3

The sport pankration in the ancient Greek Olympics is similar to today's mixed martial arts in that it restricted only a few particularly damaging attacks so that competitors will use a mix of stand-up, wrestling, and groundfighting. But something I've noticed in many depictions of pankration is the use of single arm locks (attacking shoulder or elbow) after taking someone's back. It just seems unusual to me because in MMA, back takes usually end up in rear naked chokes, which seems like a much more stable option.

Was this actually a common offense in pankration, or was it just artistic cherrypicking? If it was common, why do we see it in ancient pankration but not modern MMA (e.g. ruleset)?

Pancrastinae, a Roman sculpure based on a lost Greek original. It depicts a fighter taking the back of an opponent on 1 hand and knees and using his left hand to hyperextend his opponent's right arm. It's hard to see from this angle, but his left leg is hooked around his opponents' to prevent him from easily turning and relieving the pressure on his shoulder.

Pancrastinae

4

There could be a number of reasons for this:

  1. Source confusion - The Greeks did also contest wrestling (to a fall) as a separate sport in the same way they did boxing. It may be that the number of depictions of pankration are therefore lower than expected with some being depictions of wrestling and therefore not showing strangles (for example, if we had 10 depictions, 2 showing strangles, and assumed they were all pankration, we'd think strangles were under represented - this view changes if we then find out 5 of the statues are of wrestling as an individual sport attempting to depict throws rather than submissions).

  2. Ruleset - According to Miller, (n.d.) the ruleset of Greek wrestling counted any contact of the back with the ground even while fighting on the ground constituted a fall, which makes head/neck control from the rear dangerous.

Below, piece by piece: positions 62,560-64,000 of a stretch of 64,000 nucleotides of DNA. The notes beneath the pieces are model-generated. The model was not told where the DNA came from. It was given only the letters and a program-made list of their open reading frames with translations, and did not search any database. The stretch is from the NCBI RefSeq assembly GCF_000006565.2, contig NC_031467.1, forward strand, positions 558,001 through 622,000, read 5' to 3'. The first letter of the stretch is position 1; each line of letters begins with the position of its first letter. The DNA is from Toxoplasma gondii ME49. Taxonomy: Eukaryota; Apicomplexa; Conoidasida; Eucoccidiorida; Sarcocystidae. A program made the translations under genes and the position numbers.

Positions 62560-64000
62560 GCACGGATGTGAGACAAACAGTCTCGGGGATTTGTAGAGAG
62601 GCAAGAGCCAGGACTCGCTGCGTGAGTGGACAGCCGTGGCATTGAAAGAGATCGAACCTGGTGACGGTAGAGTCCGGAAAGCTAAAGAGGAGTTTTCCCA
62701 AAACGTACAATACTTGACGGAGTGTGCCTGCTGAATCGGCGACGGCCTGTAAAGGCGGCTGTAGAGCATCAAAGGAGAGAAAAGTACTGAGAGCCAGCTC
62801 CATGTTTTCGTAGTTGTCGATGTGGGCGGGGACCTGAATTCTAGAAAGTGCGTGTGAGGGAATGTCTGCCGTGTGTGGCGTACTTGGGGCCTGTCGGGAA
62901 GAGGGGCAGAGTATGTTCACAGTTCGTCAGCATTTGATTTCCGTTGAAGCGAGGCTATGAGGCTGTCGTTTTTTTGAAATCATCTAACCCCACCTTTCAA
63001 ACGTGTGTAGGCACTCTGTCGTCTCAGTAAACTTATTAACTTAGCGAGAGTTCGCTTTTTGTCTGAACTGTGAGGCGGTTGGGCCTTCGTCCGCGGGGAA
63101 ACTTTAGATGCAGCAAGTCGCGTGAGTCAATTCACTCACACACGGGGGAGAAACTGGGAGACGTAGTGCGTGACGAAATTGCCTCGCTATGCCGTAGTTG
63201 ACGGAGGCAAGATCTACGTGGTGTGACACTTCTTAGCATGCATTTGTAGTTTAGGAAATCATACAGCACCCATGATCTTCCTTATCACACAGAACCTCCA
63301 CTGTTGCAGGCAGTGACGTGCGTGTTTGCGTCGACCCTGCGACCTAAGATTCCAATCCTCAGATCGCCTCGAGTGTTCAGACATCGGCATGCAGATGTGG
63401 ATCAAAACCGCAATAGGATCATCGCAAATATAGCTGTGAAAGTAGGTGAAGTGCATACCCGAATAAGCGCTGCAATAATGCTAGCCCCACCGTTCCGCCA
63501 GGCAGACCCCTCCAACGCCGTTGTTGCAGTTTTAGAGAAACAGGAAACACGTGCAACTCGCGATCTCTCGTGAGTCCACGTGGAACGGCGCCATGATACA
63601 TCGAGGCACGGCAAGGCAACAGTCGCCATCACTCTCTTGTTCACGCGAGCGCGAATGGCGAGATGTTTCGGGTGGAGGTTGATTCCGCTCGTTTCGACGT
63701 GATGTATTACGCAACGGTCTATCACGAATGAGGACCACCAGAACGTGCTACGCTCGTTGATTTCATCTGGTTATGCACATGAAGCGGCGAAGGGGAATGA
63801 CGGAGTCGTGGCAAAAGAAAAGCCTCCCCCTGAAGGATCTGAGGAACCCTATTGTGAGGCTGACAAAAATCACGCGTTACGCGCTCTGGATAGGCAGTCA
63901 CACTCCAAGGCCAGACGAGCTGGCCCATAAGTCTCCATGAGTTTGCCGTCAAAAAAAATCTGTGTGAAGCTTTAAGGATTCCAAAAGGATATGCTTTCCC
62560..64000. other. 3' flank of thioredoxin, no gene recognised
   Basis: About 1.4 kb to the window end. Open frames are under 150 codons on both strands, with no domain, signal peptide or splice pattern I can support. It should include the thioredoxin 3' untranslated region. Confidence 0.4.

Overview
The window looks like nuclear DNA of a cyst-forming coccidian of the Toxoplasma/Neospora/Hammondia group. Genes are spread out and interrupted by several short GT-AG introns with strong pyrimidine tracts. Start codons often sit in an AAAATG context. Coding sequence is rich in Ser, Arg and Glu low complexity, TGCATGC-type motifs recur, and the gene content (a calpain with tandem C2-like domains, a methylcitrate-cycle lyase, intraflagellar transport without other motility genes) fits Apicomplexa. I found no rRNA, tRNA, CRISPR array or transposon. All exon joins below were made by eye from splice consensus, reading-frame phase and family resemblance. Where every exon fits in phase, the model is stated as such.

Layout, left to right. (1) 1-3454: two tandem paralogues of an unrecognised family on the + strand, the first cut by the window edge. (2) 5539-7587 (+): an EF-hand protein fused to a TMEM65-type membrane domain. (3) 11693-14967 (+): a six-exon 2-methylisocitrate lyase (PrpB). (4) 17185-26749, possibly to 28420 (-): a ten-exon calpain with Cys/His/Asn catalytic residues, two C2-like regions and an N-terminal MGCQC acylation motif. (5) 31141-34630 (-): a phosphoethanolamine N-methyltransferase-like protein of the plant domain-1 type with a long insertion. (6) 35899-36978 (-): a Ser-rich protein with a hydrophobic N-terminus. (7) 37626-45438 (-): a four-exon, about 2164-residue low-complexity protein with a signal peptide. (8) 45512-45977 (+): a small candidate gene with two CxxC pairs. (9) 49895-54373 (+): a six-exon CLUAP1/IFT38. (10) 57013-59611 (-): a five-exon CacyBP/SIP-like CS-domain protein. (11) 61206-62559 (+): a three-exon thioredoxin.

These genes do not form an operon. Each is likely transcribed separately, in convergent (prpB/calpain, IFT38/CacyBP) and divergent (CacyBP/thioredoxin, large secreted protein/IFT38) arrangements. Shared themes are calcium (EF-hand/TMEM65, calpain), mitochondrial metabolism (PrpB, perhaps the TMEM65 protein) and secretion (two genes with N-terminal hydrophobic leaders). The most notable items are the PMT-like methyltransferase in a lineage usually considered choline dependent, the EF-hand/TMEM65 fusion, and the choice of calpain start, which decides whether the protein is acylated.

3. Artistic reasons - It is conceivable that sculpting a wrestler taking a grip about an arm or shoulder is easier than sculpting one taking a choke, and in the case of painted depictions makes the action clearer and conveys the goals better, and this has therefore influenced the artists.

It's important to note the majority of artistic impressions of wrestling/pankration are that - art. They're not supposed to be educational or training resources, and so artistic reasons will take precedence over practical ones when decisions are made.

Choking/Strangling techniques are absolutely present from the historical record in pankration/Greek wrestling, and I would suggest it is probably due to reason 3 above that we don't see them as frequently in artistic representations.

1
  • I just wanted to add a quick follow up comment to add I've googled the phrase "MMA Submission," and of the top 20 image results 10 are not chokes/strangles, so it may also be because those are more spectacular or brutal finishes they stick in the mind more than those boring old joint locks? We as spectators could have a bias but I'd need to do more research into actual finishing techniques to say for certain. Sep 20 at 15:20

Your Answer

By clicking “Post Your Answer”, you agree to our terms of service, privacy policy and cookie policy

Not the answer you're looking for? Browse other questions tagged or ask your own question.